Doing so demands a massive change in behavior. These are the kind of goals that will only be achieved if the people doing the work are committed to the outcome. Organizations have a very limited capacity for how many of these breakthrough goals they can work on at once. For example, for years you have wanted your team to create a set of training modules for front-line technicians. This would have a significant impact on quality and the customer experience, but it’s a lot of work and the goal always gets lost amidst all the other goals and a whirlwind of distractions. 

We advise our clients that front-line teams only have one breakthrough goal at a time, in addition to their day job (the “Life-Support” goals) and all the other inevitable changes that might occur (“Stroke-of-the-Pen” goals). Try to achieve two or more “Breakthrough” goals at the same time with the same team and you will find your team losing focus as the day job takes over.   

3. Mistaking a concept for a target.

The concept of “Lead the world in space exploration” was NASA’s goal in 1959, but achieving it wasn’t going well. Even though there were eight metrics under that goal at the time, NASA was not executing on any of them. In 1962, that goal was changed to the target of “Put a man on the moon and return him safely home by the end of the decade.” That goal changed the course of human history. Your breakthrough goal needs to take the form of a target. It needs a starting line, a finish line, and a deadline.

It is difficult to execute on a concept. We see many strategic plans that are full of concepts like “world class,” followed by a series of metrics that no one in the organization can even remember. When NASA defined their man-on-the-moon target, not only did accountability improve, but so did morale and engagement. It was as though NASA had thrown the “GAME-ON” switch. As you define your breakthrough goal ask yourself, “What is the single best measure of success for this goal?” and then determine the starting line, the finish line, and the deadline.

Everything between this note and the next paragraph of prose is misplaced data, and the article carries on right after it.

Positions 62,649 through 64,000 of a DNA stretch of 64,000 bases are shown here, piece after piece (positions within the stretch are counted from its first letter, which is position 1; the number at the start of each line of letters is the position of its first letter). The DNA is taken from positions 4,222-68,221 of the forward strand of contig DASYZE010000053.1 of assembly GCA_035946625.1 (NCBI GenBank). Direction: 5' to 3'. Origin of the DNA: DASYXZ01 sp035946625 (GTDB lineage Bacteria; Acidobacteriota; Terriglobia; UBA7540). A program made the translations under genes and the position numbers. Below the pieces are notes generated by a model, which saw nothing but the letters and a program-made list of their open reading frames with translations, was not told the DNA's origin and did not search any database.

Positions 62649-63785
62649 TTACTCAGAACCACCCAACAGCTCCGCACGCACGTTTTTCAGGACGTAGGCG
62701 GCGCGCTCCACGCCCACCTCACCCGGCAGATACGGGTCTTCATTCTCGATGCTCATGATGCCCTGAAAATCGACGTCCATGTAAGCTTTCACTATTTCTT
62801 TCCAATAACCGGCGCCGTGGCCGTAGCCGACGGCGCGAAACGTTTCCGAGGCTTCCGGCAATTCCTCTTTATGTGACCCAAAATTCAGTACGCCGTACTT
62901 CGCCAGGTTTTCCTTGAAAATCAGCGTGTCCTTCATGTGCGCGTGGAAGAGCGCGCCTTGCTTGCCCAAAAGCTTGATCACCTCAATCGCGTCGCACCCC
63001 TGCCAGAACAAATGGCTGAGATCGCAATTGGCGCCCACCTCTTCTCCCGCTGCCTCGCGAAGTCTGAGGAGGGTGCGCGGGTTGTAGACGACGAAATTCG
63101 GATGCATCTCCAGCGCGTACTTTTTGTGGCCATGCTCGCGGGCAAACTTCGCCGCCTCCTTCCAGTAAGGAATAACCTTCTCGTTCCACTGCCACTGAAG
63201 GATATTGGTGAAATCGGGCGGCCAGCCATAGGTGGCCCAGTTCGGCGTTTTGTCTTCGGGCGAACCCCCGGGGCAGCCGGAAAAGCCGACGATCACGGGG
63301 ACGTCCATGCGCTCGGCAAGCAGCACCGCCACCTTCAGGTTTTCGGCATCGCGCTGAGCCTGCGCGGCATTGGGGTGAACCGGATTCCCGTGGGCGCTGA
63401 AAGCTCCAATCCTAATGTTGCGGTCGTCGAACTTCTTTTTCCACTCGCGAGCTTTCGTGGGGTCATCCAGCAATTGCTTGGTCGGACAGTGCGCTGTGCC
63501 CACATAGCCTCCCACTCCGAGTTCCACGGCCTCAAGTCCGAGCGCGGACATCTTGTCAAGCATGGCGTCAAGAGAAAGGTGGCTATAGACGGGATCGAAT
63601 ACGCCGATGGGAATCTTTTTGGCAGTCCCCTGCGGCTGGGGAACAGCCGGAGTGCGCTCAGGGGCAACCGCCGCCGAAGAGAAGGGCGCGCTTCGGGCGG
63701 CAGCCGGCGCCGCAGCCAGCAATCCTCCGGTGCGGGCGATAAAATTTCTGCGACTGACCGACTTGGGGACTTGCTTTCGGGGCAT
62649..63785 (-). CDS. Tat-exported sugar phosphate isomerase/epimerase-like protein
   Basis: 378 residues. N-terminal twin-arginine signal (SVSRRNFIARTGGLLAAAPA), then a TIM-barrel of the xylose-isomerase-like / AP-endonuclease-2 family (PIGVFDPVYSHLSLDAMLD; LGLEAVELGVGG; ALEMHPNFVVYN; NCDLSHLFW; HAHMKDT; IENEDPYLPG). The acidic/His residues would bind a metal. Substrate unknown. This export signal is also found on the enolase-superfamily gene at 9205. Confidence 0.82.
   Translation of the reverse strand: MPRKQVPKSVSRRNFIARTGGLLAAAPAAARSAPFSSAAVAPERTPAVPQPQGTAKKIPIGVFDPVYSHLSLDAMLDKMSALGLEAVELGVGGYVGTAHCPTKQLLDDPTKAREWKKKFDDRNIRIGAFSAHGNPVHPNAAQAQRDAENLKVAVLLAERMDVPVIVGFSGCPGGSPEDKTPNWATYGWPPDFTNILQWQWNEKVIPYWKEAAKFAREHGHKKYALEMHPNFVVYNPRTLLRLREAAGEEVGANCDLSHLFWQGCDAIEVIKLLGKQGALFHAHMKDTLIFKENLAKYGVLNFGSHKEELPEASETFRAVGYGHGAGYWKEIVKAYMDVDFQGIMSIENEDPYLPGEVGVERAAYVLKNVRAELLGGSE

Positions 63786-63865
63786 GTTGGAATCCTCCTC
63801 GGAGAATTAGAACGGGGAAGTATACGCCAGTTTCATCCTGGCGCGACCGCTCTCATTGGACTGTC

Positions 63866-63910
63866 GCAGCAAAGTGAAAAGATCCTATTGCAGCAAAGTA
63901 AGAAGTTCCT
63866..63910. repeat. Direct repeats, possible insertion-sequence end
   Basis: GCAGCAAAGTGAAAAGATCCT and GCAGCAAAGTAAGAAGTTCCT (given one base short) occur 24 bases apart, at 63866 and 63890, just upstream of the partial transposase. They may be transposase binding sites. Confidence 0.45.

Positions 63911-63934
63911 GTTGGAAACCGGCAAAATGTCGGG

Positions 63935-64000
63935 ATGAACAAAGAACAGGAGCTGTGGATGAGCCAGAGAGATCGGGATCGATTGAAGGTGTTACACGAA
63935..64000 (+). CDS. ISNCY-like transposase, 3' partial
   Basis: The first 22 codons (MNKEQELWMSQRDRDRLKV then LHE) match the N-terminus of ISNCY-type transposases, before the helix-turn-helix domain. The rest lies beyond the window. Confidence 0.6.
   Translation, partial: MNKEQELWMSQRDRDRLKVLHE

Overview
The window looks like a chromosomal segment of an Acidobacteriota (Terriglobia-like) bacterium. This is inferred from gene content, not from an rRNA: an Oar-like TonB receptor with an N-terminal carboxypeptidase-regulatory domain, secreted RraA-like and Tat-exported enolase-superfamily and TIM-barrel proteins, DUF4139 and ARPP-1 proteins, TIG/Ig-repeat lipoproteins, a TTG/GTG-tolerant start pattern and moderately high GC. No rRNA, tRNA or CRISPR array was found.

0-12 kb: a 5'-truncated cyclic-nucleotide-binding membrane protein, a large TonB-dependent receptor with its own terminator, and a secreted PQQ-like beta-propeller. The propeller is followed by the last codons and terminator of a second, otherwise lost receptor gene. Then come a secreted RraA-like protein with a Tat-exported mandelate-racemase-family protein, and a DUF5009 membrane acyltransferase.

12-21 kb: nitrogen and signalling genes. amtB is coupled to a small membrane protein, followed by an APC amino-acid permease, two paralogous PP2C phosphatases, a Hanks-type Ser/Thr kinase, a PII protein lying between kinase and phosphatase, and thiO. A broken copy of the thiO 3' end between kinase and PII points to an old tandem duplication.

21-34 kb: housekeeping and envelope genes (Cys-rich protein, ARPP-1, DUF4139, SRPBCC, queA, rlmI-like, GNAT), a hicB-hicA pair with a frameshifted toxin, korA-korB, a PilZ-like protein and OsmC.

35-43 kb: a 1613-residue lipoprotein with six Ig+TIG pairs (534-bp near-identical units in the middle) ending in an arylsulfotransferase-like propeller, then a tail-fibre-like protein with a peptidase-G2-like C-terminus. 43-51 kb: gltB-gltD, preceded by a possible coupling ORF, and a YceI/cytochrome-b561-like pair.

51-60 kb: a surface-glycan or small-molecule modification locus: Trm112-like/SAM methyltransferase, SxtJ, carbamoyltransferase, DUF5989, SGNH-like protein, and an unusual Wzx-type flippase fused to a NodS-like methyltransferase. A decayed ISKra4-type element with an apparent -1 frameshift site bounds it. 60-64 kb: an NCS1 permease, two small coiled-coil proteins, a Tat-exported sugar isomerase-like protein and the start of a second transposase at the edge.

4. Failing to balance impact and feasibility.

Leaders continually ask us our opinions about “stretch goals.” One leader described these as “shooting for the stars but being happy with the moon.” While our work on execution revolves around landmark achievements, we do not subscribe to a “shoot-for-the-stars” approach. 

Instead:

We encourage leaders to look for the “sweet spot” between impact and feasibility. Whenever we see a high level of personal engagement around a goal, the goal meets both the criteria of being “impactful” and “feasible.” In other words, people feel like they are playing a high-stakes game (“impactful”) and they also feel they are playing a winnable game (“feasible”). When we first took note of this, we were not aware that in the 1960s noted business psychologist Fredrick Hertzberg had drawn the same conclusion. Inspired by Hertzberg’s work, authors Teresa Amabile and Steven Kramer, in their book, “The Power of Small Wins,” wrote, “Of all the things that can boost emotions, motivation, and perceptions during a workday, the single most important is making progress in meaningful work.”